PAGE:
talline upon annealing.
In order to fully evaluate the TMR properties, it is necessary to stably realize parallel and an-
tiparallel magnetization configurations. We tried to obtain a clear difference in coercivity between
top and bottom ferromagnetic electrodes, i.e., the stable antiparallel state, by increasing the perpen-
dicular magnetic anisotropy of the bottom CoFe/Pd multilayer electrode with in-situ annealing (see
Fig. 4(a)). In-situ annealing at 350oC for 1 h in vacuum chamber was applied right after depositing
the bottom [CoFe/Pd]3 multilayer, and then the CoFeB/MgO/Fe/[Pd/CoFe]10 top stack structure was
deposited without air exposure. Figure 4(b) shows the TMR ratio as a function of resistance-area
product (RA) in MTJs with/without 350oC in-situ annealing, which were annealed at Ta=200oC. The
MTJs without in-situ annealing have a wide distribution of TMR ratio. In contrast, the TMR ratio for
the MTJs with in-situ annealing was enhanced to 78% together with reduction of its distribution. A
typical TMR loop is shown in Fig. 4(c). The improved distribution of TMR ratio is consistent with
the above-mentioned scenario regarding stabilization of the antiparallel magnetization configuration
by in-situ annealing.
In summary, we investigated the TMR properties and film structures of perpendicular MTJs
with CoFe/?Pd multilayer and different insertion layers such as CoFeB and Fe. The insertion of
CoFeB layers between CoFe/Pd multilayers and MgO barrier resulted in an increase of TMR ratio
from a few % to up to 43%. By applying combination of bottom CoFeB and top Fe insertion layers,
the TMR ratio reached 67%. For the MTJs with in-situ annealing The TMR ratio of 78% was ob-
served. However, the TMR ratio rapidly decreased at Ta over 250oC. The degradation of the TMR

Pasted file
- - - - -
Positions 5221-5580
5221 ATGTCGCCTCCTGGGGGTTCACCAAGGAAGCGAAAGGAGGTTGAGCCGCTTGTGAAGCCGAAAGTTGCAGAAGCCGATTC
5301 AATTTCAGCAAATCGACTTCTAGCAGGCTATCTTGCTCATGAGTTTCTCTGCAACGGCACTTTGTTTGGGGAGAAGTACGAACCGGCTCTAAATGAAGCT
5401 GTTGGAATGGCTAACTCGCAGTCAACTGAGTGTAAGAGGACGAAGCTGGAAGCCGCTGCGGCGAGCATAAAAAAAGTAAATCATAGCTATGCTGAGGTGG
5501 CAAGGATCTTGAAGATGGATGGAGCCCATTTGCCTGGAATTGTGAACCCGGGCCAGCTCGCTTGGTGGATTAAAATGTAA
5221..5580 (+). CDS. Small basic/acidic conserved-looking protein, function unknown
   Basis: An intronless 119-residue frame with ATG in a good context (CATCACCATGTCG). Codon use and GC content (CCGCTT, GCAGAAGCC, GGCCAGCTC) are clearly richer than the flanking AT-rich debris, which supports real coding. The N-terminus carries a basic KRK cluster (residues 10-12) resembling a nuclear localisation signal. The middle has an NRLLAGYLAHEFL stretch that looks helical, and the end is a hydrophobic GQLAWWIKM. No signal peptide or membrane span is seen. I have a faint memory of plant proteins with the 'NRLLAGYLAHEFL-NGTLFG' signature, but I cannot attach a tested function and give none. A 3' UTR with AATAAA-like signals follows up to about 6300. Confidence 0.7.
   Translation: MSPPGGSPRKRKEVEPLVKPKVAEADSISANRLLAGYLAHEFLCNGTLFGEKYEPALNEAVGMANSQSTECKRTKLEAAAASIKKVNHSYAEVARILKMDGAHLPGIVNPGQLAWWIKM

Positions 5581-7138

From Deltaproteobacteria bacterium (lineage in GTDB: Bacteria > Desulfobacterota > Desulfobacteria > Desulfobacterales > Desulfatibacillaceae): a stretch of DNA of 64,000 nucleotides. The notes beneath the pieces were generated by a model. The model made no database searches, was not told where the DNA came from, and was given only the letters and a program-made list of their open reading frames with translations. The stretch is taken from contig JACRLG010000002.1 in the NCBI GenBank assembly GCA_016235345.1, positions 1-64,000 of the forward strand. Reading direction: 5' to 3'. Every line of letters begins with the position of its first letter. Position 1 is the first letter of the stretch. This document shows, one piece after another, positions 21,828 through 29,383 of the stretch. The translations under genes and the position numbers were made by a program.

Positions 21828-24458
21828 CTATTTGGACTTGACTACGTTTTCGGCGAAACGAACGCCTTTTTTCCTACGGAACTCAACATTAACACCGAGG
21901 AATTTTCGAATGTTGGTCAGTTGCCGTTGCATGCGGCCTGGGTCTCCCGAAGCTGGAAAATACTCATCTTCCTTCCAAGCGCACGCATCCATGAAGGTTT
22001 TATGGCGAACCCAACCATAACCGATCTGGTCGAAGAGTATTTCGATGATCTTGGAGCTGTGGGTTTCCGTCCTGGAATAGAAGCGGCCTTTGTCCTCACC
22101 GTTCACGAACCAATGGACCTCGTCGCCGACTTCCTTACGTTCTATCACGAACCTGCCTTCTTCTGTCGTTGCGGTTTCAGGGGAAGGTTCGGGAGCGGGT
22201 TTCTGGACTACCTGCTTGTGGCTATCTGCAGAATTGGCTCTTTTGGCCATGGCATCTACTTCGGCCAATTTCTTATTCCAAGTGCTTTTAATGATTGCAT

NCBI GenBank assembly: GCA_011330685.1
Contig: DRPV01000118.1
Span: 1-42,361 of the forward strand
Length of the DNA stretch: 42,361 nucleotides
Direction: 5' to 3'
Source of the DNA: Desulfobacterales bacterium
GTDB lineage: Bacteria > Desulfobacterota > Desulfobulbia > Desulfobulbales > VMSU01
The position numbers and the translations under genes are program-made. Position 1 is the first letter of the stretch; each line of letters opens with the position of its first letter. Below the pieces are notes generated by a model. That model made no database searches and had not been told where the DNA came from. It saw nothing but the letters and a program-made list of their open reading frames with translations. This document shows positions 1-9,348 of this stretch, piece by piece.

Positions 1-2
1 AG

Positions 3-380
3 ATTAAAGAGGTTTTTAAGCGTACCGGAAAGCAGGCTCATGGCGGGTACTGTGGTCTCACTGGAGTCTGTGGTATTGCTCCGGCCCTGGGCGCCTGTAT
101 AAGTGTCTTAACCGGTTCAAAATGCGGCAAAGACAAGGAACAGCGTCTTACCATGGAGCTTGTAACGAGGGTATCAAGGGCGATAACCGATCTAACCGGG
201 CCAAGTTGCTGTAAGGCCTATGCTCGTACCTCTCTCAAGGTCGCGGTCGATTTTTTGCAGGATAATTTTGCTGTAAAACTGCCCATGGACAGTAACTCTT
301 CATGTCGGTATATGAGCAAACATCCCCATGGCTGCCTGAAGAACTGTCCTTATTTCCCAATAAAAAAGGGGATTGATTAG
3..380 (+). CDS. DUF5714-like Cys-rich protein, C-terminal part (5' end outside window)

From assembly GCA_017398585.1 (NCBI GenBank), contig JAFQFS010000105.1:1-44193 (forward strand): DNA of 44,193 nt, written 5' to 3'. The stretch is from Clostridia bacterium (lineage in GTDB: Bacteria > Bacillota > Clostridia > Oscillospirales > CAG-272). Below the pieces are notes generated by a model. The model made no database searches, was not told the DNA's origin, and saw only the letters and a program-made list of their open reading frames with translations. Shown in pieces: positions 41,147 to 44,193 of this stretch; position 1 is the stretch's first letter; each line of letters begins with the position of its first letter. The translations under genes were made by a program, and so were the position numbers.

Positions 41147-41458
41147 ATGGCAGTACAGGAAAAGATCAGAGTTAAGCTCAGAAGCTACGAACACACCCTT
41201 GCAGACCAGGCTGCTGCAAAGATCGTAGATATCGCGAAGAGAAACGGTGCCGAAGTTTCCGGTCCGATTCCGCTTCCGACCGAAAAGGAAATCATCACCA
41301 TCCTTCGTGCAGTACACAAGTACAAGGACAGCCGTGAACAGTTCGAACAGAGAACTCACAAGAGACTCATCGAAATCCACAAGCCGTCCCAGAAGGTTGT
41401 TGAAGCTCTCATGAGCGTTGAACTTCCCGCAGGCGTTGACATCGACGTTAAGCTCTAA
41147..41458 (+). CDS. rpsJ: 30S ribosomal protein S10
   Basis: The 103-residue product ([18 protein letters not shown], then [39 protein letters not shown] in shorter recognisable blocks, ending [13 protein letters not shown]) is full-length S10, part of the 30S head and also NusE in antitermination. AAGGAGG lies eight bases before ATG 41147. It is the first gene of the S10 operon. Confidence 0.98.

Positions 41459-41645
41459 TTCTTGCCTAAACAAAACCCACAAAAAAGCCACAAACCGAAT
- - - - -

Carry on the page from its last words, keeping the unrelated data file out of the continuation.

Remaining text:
ratio for the MTJs annealed at high Ta may be related to the crystallization of CoFe(B) into fcc(111)
or bcc(011) texture resulting from the diffusion of B into Pd layers. Even higher TMR ratio may be
expected in MTJs with perpendicular magnetic CoFe/Pd multilayer electrodes, if one can realize
bcc(001) orientation of CoFeB, for example, by suppression of B diffusion between the CoFe/Pd
multilayer and the CoFeB layer.
This work was supported in part by the “High-Performance Low-Power Consumption Spin
Devices and Storage Systems” program under Research and Development for Next-Generation In-
formation Technology of MEXT. The authors wish to thank Y. Ohno for discussion and I. Morita
and T. Hirata for their technical support in MTJ fabrication and discussion.
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FIG. 1. TMR ratio as a function of annealing temperature (Ta) for the MTJs with
[Pd(1.2)/Co90Fe10(0.2)]3/MgO(2)/[Co90Fe10(0.2)/Pd(1.2)]10 and [Co90Fe10(0.2)/Pd(1.2)]3/
Co20Fe60B20(1.8)/MgO(2)/Co20Fe60B20(1.8)/[Pd(1.2)/Co90Fe10(0.2)]10 multilayer stacks. TMR ratio at
Ta = 120oC was obtained in as-made MTJ with post-baking process of photoresist at 120oC.
FIG. 2. (a) Cross-sectional HRTEM image for a
o90Fe10(0.2)]10/Pd(1.2)/cap-layer stack after annealing at 300oC. Composition depth profiles of B, Pd,
and Co in the samples with
buffer-layer/Pd(3.6)/Co20Fe60B20(1.8)/MgO(2)/Co20Fe60B20(1.8)/Pd(12)/cap-layer stack (b) before
and (c) after annealing at 300oC analyzed by SIMS.
FIG. 3. TMR ratio as a function of annealing temperature (Ta) for the MTJs with buffer-layer/
er stack where FM is Co20Fe60B20 or Fe insertion.
FIG. 4. (a) M-H loops for the samples consisting of buffer-layer/Pd(1.2)/ [Co90Fe10(0.2)/Pd(1.2)]3
(with/without in-situ annealing at 350oC)/MgO(2)/Ta(5)/Ru(5). (b) TMR ratios as functions of resis-
tance-area product (RA) for the MTJs with (filled circles) and without (open circles) in-situ anneal at
350oC just after depositing bottom CoFe/Pd multilayer. (c) R-H curve at RT of the MTJ with in-situ
TMR ratio (%)
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MR ratio (%)